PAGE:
FMLA applies to establishments that employ more than 50 workers within a radius of 75 miles. The Equal Employment Opportunity Commission (EEOC) recently said the Americans with Disabilities Act (ADA) might construe as requiring medical leaves as well, meaning that companies with fewer than 50 employees may also have to provide sick leaves. The employer needs to reinstate the employee at the same or equivalent position with the same pay, benefit, and status when they return from FMLA leave.

The employer has to decide whether a specific leave request is for FMLA leave or any other leave. Employees need not mention that the leave they avail or plan to avail is FMLA leave but have to provide enough information to indicate so.

Employees need to provide advance notice of 30 days before taking such leaves, or in cases of emergencies, inform the employer as soon as possible. If you worry too much about your sick leave request being denied, make sure to send in a request as soon as possible, and comply with all responsibilities before trying to avail rights. Failure to do so may lead to the employer denying the leave even when sufficient grounds exist.


At times, you may be surprised when the employee denies your sick leave request even if you comply with all requirements mentioned above. Employers need not approve all requests for FMLA leave. They may use discretionary powers to reject the sick leave application if they feel the reason mentioned does not fall in categories making the employee eligible for FMLA leave. They may also insist on a medical certificate or documentation as proof of illness or any other condition, and reject your request if you fail to do so. Sick leave for conditions such as nonemergency medical, dental, or optical purposes fall in the realm of employer discretion, regardless of whether the employee provides valid reasons or acceptable medical documentation.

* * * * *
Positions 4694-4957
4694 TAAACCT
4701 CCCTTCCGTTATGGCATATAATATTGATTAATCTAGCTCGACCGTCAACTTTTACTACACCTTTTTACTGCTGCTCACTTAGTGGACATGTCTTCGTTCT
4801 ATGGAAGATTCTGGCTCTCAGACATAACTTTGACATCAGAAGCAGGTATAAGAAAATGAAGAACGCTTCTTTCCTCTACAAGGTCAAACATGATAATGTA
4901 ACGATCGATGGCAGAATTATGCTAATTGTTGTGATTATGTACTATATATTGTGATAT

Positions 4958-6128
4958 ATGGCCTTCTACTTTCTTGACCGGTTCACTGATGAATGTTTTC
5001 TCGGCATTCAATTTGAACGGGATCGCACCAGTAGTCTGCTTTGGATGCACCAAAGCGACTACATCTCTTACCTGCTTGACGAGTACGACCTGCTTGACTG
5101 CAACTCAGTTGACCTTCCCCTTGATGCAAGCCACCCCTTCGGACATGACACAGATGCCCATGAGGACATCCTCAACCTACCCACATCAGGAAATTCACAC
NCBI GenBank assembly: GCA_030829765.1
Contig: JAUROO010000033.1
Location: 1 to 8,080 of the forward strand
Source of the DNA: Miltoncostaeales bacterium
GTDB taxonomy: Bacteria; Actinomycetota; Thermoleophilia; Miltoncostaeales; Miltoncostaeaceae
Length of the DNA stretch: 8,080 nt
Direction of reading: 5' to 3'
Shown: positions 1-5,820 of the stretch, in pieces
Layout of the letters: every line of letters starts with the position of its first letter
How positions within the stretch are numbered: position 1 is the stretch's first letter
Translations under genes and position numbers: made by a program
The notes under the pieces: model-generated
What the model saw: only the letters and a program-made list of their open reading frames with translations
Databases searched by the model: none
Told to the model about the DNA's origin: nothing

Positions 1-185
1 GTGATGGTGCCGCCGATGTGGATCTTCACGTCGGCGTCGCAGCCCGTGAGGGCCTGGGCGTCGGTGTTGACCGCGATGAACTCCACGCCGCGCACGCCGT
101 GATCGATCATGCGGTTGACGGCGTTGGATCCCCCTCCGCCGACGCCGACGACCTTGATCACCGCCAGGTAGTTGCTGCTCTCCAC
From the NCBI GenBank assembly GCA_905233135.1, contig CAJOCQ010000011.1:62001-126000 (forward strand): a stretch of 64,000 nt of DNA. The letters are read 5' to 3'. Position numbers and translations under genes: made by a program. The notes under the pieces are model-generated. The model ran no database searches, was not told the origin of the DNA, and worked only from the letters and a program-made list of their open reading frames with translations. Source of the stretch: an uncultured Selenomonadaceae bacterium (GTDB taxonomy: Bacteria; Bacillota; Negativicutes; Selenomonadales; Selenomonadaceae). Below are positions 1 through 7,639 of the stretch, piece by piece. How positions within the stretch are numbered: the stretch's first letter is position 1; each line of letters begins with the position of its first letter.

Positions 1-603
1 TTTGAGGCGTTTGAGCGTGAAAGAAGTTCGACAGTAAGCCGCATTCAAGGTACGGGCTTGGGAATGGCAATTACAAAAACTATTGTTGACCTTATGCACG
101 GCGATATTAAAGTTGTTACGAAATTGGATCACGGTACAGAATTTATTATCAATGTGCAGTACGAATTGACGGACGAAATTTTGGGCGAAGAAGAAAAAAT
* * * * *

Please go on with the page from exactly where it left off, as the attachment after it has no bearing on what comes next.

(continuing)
The quantum of leave approved also depends on the realm of managerial judgment, and their perception of severity of the condition. For instance, employers may not approve FMLA leave for a common cold or flu only for a few days, but would most likely approve the full 12 weeks for a bypass surgery. Similarly, the employee may allow for FMLA leave for the employee to care for his grandfather, but only if the grandfather happens to be the employee’s legal guardian.